I was teaching a class on mythology at the time and soon came across an ancient myth about a boxed girl and her detainers. As I was teaching about the myth a few of the people in attendance began to get up and leave the room. They were obviously uncomfortable with the subject. I knew I was striking a nerve, so I kept going. A homely woman with curly brown hair turned angry, she knew of the girl in the box drawer and knew that she had recently gone missing. Now she was blaming me for releasing her. I took her blame with satisfaction, hastily ended the lesson, and cursed her in front of the others. They all began to accuse her of evil. Not soon after the taunting began, her conscious broke and she began grieving in shame — explaining that she, and others, loved the girl . . . that they wanted her forever, and that now they would all be lost without her and their lives would hold no meaning.
We gave her no sympathy. We watched her cry. We tucked her into that small steel box. We walked away.
Years later our hearts began to heal and grow . . . for we truly love that box girl . . . and will never let her go. ♨
I’m wondering through dark, narrow streets. A woman I love is tending a bookstand. It is an odd promotion for a newly released book—brightly lit stands are everywhere. The book’s name is constantly changing. We see each, but she ignores me. I’m distressed about this and don’t know what to do. I’m on a terrance and an acquaintance offers me a few drags off a joint. I take them hoping the alternative perspective will help me understand why the woman is so angry and hurt. It doesn’t help, I only realize more fully that the situation is out of my control, but I can’t let it go. I’m racing in a car to the university we both attend. I awaken in a lingering state of strife and sadness, feeling that my love will not be seen or felt. ♨
We are now living in post-apocalyptic cities where nothing grows and all industrial progress has ceased. The sun never shines here, it is always dark. There are no animals left, we have eaten them all — there are only trees, decrepit buildings, and us. Without animals we no longer have a reference that we can point to and claim the vague animator we call “instinct” exists; nor do we have operational machines to tear into the land. Without these we no longer feel dominion over anything; and even the most Earth loving among us are weak and angry.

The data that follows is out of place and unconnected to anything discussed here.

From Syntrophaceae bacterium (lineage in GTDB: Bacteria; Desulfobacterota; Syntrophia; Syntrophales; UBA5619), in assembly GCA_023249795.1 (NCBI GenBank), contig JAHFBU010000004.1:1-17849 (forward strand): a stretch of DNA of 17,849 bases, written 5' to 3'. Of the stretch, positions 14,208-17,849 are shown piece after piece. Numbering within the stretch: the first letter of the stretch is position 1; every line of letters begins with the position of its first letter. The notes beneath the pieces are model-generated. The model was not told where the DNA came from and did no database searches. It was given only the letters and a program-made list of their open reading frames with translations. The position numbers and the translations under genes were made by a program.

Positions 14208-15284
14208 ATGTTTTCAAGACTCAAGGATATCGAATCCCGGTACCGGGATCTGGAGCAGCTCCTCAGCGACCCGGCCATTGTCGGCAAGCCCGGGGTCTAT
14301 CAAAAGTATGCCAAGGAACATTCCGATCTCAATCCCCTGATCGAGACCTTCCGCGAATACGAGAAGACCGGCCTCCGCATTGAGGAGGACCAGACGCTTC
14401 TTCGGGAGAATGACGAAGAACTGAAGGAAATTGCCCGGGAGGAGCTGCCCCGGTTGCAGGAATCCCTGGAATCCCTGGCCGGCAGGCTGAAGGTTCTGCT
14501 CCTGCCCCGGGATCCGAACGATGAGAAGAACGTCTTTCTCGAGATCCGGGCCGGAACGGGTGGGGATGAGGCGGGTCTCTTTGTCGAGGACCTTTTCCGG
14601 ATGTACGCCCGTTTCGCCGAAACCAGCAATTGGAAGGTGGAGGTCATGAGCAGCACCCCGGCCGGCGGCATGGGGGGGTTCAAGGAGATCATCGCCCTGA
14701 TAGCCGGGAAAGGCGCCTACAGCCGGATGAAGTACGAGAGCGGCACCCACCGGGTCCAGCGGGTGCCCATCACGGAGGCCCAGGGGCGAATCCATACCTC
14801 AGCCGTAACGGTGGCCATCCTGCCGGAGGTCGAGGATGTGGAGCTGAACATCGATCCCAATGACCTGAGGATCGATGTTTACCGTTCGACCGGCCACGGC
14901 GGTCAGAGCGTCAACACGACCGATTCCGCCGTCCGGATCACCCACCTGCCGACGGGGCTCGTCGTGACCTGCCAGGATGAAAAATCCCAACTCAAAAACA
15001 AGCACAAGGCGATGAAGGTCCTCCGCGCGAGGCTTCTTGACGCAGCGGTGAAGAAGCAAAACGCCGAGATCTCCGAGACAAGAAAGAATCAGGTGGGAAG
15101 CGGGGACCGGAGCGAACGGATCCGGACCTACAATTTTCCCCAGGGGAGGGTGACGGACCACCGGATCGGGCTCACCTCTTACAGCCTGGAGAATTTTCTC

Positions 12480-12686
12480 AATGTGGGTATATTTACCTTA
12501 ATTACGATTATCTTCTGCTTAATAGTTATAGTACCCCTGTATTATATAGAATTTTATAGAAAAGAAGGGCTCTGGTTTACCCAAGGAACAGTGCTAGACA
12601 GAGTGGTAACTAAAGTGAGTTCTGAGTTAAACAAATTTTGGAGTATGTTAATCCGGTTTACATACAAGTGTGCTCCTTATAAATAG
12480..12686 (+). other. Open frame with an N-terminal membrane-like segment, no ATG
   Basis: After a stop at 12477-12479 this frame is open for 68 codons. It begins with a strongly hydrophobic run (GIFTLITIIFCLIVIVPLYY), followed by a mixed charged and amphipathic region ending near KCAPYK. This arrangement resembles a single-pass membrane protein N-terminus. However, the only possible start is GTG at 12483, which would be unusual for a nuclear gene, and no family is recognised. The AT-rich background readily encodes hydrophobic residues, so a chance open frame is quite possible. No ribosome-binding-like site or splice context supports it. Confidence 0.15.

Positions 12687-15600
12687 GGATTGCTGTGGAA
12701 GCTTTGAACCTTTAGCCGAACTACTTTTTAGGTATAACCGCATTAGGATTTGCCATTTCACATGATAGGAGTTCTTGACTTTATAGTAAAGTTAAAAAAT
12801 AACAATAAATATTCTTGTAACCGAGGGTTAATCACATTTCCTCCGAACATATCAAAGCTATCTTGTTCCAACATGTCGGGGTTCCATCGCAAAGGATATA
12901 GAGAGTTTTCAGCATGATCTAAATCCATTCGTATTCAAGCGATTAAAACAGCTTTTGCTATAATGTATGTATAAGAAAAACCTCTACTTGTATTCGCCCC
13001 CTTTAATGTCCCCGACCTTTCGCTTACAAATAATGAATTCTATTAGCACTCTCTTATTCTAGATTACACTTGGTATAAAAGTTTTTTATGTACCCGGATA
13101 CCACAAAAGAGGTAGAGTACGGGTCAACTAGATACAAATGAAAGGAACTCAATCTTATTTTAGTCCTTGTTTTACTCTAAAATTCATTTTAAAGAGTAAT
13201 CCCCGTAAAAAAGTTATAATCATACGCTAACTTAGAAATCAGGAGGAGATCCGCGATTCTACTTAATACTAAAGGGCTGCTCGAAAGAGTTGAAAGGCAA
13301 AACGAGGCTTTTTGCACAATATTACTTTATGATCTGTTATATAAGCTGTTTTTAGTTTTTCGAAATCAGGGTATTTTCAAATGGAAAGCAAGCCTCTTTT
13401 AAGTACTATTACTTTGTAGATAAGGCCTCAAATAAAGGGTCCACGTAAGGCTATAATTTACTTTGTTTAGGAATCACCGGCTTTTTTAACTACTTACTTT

The boys are marching off to war. There is a black clothed team and a white clothed team. I’m with the black. This war is a senseless game, neither side has a goal; but people will die, many people will die. While marching into the silent and empty forest I desert my company and build a raft out of old animal bones and twigs. I float down a tame stream and arrive at a place where I am stuck inside a photographic book that is similar to a high school year book. There is always one photo that is animated and talking. The type of dialogue taking place is like that of an evening news show conducting an interview. I am asked what I think the biggest problem we now face is. The page turns and my photograph is animated — in it I am a teenager, I have long hair and I’m wearing a red KGB shirt with a hammer & sickle decal on it. I proclaim proudly (in the way only a teenager can) that it is because we have abandoned ourselves, and that I have never abandoned anything. But my adult self who is wittnessing my talking teenage photograph knows this is not true — I have just abandoned my army.
Beethoven’s 5th symphony begins blasting into the world. I can hear it perfectly, it is precise. The book closes and the trees uproot. The world is receiving its final apocalyptic blows. I am not worried, instead I am marveled by how my dreaming mind is capable of reproducing this complicated music — and I wake up with it still ringing in my ears. ♨